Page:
Traditionally, colleges used a similar mix of marketing tools and techniques to attract new students. The typical approach included: a high-quality set of recruitment brochures on select programs of study; a college catalog that was attractive and easy to navigate; a local community reputation fostered by years of publicity; a group of sought-after academic programs with distinctive reputations in a select few areas; accreditations; and active and loyal alumni bases.
[dropcap]T[/dropcap]raditionally, colleges used a similar mix of marketing tools and techniques to attract new students. The typical approach included: a high-quality set of recruitment brochures on select programs of study; a college catalog that was attractive and easy to navigate; a local community reputation fostered by years of publicity; a group of sought-after academic programs with distinctive reputations in a select few areas; accreditations; and active and loyal alumni bases.
The traditional approach will not be successful today. Fewer traditional age students are committed to college. Competition for adult learners is fierce, both from online and traditional institutions. The Internet has disrupted the perceived value and use of traditional college print materials and mailings.
It is in the best interests for colleges to recruit students that they know from their experiences and data will likely demonstrate post-graduation success. Today's marketing is affected dramatically by analytics and algorithms predicting success for various approaches. In higher education, the analytics tell us that successful graduates are better donors, aid in marketing the institution, believe the time and money invested was worthwhile, and would recommend the institution to others. It all adds up to better attraction, easier recruitment expenditures, and strong retention to graduation.
What does a successful marketing program look like today?
Most important to a successful program is perceived responsiveness to the high expectations and limited financial resources of college students, whether traditional age or adults. First, both populations are looking for near-guarantees of a sufficient return on their investments of time and money. They not only want to learn and grow but also expect an assured path to a meaningful and financially attractive career. This means that colleges and universities need to clearly demonstrate integrity in their recruitment processes.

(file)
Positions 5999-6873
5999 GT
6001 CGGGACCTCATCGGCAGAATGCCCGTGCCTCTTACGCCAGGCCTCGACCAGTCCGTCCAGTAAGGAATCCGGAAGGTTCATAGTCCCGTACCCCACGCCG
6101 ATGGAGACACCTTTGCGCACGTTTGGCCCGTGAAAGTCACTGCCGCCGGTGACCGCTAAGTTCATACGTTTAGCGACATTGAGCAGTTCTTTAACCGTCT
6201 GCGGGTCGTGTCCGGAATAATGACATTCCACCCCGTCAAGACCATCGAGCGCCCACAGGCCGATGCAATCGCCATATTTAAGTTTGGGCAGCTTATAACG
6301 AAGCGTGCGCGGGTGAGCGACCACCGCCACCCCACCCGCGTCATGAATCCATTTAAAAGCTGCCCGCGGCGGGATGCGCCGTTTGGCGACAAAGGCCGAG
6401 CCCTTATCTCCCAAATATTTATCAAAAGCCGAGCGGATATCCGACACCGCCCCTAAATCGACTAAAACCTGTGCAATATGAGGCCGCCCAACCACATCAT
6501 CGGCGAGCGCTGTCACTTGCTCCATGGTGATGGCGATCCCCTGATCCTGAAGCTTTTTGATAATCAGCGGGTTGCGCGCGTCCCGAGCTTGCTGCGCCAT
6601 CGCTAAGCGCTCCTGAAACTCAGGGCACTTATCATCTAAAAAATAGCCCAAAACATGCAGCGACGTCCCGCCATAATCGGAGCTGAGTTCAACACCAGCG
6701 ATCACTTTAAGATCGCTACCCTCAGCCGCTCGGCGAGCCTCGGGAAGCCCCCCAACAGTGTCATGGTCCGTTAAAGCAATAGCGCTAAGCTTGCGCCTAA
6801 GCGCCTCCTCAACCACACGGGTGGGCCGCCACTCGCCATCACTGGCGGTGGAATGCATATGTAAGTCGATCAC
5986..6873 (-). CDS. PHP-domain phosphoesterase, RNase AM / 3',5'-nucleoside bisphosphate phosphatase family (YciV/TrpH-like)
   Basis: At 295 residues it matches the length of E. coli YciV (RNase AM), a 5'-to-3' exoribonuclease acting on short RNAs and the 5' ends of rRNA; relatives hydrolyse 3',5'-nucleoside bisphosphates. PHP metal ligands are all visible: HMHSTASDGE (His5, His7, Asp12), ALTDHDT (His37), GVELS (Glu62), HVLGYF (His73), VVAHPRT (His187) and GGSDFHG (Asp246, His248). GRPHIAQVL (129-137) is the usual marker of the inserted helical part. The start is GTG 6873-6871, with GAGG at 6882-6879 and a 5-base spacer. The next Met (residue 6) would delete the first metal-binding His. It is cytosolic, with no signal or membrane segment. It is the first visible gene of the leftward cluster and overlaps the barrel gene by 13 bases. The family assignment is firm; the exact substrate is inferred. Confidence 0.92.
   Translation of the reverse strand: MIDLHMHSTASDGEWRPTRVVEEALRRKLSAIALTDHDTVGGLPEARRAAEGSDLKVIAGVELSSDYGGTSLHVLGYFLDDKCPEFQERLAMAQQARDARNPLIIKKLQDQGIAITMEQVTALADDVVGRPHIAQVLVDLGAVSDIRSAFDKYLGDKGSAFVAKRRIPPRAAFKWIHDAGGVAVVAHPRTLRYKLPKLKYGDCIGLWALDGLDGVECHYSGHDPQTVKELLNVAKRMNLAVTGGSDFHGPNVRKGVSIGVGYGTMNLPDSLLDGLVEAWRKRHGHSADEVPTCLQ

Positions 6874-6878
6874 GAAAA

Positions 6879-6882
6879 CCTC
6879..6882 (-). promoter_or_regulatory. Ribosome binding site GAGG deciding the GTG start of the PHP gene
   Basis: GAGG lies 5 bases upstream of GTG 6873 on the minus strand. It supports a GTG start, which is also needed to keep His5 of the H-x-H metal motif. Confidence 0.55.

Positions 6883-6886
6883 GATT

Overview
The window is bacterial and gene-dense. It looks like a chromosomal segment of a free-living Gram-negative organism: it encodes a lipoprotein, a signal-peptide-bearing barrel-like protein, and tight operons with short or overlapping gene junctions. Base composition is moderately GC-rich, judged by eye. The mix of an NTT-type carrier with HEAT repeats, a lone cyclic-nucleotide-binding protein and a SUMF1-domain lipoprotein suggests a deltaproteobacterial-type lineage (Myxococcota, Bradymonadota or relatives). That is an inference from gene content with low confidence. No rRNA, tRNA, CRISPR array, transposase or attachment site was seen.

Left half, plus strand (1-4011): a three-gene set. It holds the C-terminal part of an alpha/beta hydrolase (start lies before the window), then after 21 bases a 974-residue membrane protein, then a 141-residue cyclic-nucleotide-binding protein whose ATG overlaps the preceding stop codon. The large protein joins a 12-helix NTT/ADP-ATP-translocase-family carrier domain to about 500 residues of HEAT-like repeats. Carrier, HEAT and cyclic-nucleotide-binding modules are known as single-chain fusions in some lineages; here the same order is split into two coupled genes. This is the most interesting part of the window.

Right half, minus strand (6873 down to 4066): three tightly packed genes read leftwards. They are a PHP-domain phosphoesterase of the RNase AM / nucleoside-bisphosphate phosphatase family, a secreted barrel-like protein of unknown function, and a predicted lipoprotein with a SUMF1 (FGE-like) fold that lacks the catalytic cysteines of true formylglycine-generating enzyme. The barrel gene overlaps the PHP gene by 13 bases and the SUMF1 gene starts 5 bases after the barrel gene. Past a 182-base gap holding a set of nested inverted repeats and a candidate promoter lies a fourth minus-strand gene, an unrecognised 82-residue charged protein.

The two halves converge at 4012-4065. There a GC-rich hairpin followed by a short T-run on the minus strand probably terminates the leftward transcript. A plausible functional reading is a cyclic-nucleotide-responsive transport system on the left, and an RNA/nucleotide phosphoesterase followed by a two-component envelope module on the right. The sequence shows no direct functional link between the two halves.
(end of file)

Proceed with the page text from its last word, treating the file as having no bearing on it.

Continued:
A second element of an effective marketing program involves reliability. Reliability means that one cannot use success stories of select alumni as one’s major recruitment approach. Students want to be assured that almost everyone who graduates from a particular institution has post-graduation success. They are not interested in averages. They want to know that the college or university can communicate with documentation that more than 90 percent of its graduates are satisfied with their degree programs and find post-graduation employment successfully.
A third element of an effective marketing program in an age of intense competition involves the concept of documented results. What is the evidence the college or university has about alumni success after graduation and after the fifth year of graduation? What are alumni earning? What are alumni saying are the benefits of attending their college or university? Why would they recommend the institution? What are employers saying about the graduates of the university or college? In other words, colleges and universities must commit themselves to serious research on the outcomes of their degree programs and support services. They must know what works and what they must invest further in to have success. Without data and time series information, their recruitment credibility will remain suspect. Potential students will defer their decision to go to college or will select another institution.